Inlet vs Harbour - What's the difference?

inlet | harbour | Synonyms |

Inlet is a synonym of harbour.

In lang=en terms the difference between inlet and harbour

is that inlet is to insert; inlay while harbour is to accept, as with a belief.

As verbs the difference between inlet and harbour

is that inlet is to let in; admit while harbour is to provide shelter or refuge for.

As nouns the difference between inlet and harbour

is that inlet is a body of water let into a coast, such as a bay, cove, fjord or estuary while harbour is (obsolete|uncountable) shelter, refuge.



Etymology 1

From (etyl) inleten, equivalent to .


  • To let in; admit.
  • To insert; inlay.
  • :* {{quote-web
  • , date=2012-12-17 , year= , first= , last= , author= , authorlink= , title=Archeologists Unearth Alien-Like Skulls In A Mexico Cemetery , site=RedOrbit citation , archiveorg= , accessdate=2013-03-13 , passage=The team said that many of the bones unearthed were the remains of children, leading them to believe the practice of deforming skulls “may have been inlet and dangerous.” }}

    Etymology 2

    From (etyl) .


    (wikipedia inlet) (en noun)
  • A body of water let into a coast, such as a bay, cove, fjord or estuary.
  • A passage that leads into a cavity.
  • * 1748 . HUME, David. An enquiry concerning human understanding. In: L. A. SELBY-BIGGE, M. A. Enquiries concerning the human understanding and concerning the principles of moral. 2. ed. London: Oxford University Press, 1973. § 15.
  • by opening this new inlet''' for sensations, you also open an '''inlet for the ideas;


    * * *



    Alternative forms

    * herberwe (obsolete) * herborough (obsolete) * harbor (now US)


    (wikipedia harbour)
  • (en noun) (British, Canada)
  • (obsolete, uncountable) Shelter, refuge.
  • A place of shelter or refuge.
  • The neighbourhood is a well-known harbour for petty thieves.
  • (obsolete) A house of the zodiac.
  • * Late 14th century: To ech of hem his tyme and his seson, / As thyn herberwe chaungeth lowe or heighe — Geoffrey Chaucer, ‘The Franklin’s Tale’, Canterbury Tales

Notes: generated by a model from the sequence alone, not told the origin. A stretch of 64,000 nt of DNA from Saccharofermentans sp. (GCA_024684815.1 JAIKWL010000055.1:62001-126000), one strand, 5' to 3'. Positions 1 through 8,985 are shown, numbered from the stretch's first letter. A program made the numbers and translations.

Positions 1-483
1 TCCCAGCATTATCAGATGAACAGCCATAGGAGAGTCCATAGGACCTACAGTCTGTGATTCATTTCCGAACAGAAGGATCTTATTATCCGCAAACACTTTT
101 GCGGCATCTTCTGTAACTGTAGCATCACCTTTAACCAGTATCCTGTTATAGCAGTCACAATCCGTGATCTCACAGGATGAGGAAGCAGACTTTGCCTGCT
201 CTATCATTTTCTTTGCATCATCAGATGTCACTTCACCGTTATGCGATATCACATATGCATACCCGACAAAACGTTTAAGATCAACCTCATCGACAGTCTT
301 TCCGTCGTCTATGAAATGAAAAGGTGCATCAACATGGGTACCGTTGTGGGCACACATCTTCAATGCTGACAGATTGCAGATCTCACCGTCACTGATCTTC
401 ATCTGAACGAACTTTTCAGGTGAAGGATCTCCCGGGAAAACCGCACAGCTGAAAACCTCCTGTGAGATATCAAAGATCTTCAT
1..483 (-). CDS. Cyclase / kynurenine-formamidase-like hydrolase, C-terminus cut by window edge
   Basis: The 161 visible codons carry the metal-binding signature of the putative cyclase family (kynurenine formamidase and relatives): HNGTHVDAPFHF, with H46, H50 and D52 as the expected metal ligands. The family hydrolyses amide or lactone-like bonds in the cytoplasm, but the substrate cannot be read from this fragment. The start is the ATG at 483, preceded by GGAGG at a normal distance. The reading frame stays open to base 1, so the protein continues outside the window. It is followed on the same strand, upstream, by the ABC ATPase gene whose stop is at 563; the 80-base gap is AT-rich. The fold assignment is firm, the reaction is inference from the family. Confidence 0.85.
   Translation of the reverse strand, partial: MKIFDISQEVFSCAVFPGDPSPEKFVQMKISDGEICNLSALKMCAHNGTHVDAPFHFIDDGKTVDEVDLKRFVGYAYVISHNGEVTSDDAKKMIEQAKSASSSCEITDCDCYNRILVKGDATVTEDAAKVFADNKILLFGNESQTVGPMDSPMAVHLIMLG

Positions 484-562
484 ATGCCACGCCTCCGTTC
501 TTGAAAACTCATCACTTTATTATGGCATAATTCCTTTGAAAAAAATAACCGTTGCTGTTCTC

• A sheltered area for ships; a piece of water adjacent to land in which ships may stop to load and unload.
  • The city has an excellent natural harbour .
  • (astrology) The mansion of a heavenly body.
  • A mixing box for materials in glass-working.
  • Derived terms

    * harbourage * harbourmaster * unharboured


    (en verb)
  • To provide shelter or refuge for.
  • The docks, which once harboured''' tall ships, now '''harbour only petty thieves.
  • * Bishop Burnet
  • The bare suspicion made it treason to harbour the person suspected.
  • * Rowe
  • Let not your gentle breast harbour one thought of outrage.
  • To accept, as with a belief.
  • That scientist harbours the belief that God created humans.
  • * {{quote-news
  • , year=2012 , date=September 7 , author=Phil McNulty , title=Moldova 0-5 England , work=BBC Sport citation , page= , passage=If Moldova harboured even the slightest hopes of pulling off a comeback that would have bordered on miraculous given their lack of quality, they were snuffed out 13 minutes before the break when Oxlade-Chamberlain picked his way through midfield before releasing Defoe for a finish that should have been dealt with more convincingly by Namasco at his near post.}}

    See also

    * dock * haven